Friday, December 1, 2006
Conflict of laws scholar Symeon Symeonides has posted on SSRN a paper on choice of law in U.S. product liability cases. Choice of law issues have figured prominently in mass tort class certification denials or reversals including Castano (tobacco), Bridgestone/Firestone (tires), and most recently, Judge Fallon's rejection of a personal injury class action in the Vioxx litigation. Here's the abstract of Prof. Symeonides' article, entitled The Quest for the Optimum in Resolving Product-Liability Conflicts:
This essay reports the findings of a comprehensive study of product-liability conflicts cases decided by American courts from 1990 to 2004. One of the findings is that choice-of-law methodology plays a less significant role in the courts' choice of the governing law than other factors, such as the number and pertinence of factual contacts with a given state.
For example, regardless of methodology, in 79% of the cases in which the product's acquisition and the victim's domicile and injury were in the same state, the courts applied that state's law, regardless of whether it favored the plaintiff or the defendant, and regardless of whether that state was also the forum. Another finding is that, contrary to prevailing perceptions, American courts do not unduly favor plaintiffs as a class, nor the law or the domiciliaries of the forum state. Indeed, on the whole, the record of American courts in resolving these most intractable of conflicts is much better than one might assume from a selective reading of a few cases.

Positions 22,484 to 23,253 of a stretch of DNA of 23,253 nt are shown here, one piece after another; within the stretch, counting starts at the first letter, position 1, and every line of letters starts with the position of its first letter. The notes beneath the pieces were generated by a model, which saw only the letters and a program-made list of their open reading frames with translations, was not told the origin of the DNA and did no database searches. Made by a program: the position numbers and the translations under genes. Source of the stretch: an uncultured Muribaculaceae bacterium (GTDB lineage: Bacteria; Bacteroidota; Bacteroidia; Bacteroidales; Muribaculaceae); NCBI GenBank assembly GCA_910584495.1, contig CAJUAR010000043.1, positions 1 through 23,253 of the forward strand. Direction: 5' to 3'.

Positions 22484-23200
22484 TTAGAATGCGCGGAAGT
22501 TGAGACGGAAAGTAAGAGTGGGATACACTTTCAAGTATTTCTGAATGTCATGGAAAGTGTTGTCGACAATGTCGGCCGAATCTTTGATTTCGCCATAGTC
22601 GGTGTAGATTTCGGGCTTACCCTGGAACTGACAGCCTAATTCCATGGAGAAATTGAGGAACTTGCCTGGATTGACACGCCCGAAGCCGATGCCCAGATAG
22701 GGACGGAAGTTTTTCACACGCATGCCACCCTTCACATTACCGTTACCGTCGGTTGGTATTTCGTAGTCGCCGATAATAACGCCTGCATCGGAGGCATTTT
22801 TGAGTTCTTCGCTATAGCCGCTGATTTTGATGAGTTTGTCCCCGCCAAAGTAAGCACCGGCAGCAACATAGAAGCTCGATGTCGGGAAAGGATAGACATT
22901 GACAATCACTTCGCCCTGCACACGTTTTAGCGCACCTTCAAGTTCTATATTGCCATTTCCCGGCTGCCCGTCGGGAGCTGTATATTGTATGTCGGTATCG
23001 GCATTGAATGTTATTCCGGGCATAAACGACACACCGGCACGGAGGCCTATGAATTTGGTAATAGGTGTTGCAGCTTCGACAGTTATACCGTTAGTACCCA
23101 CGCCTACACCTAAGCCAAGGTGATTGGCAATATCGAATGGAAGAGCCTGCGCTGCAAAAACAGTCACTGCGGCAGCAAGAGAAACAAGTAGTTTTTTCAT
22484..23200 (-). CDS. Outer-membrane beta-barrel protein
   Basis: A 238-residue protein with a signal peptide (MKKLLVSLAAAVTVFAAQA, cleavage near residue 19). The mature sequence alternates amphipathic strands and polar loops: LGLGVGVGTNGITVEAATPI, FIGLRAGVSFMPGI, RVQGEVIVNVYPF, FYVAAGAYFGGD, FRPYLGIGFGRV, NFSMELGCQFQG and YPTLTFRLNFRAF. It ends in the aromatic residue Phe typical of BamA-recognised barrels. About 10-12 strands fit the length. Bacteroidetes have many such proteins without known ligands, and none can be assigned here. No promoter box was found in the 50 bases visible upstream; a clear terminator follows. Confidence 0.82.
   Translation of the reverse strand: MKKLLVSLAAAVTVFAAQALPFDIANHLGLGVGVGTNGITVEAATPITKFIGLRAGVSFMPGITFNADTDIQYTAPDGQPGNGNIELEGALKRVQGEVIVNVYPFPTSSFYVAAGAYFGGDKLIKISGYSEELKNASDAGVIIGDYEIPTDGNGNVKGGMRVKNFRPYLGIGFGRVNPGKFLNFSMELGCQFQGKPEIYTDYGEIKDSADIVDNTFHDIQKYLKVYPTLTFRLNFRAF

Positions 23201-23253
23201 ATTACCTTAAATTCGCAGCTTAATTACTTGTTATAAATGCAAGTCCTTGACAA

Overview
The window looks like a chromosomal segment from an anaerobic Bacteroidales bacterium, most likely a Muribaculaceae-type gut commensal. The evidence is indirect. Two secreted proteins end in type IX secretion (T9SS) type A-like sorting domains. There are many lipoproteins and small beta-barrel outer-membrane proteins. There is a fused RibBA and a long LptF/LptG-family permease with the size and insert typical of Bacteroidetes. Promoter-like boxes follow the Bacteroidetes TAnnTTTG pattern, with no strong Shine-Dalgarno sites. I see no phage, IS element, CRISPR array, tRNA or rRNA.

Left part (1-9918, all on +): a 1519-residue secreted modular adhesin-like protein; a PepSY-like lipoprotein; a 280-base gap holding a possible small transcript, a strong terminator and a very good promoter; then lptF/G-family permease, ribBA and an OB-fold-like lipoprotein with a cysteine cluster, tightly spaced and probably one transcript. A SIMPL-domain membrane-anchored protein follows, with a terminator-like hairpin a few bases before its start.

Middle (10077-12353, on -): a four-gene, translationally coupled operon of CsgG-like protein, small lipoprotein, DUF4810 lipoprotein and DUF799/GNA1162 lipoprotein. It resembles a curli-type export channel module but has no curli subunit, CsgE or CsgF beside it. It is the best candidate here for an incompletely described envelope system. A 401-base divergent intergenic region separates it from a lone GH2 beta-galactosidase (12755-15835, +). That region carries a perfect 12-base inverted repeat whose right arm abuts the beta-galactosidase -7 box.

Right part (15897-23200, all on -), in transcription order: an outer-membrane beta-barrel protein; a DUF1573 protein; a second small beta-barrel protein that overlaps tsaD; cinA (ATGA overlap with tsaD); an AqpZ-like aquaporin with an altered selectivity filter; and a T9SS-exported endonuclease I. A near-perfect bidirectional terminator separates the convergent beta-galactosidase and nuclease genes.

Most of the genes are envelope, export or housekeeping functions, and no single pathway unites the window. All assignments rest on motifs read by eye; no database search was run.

However, this record comes at a heavy cost in time and resources for courts and litigants. One way to remedy this problem is to provide courts with specific guidance in the form of choice-of-law rules. This essay proposes such a rule, and then examines how that rule would have resolved the cases of the study period. The answer: much in the same way (good or bad), but much more quickly, and at a lower cost.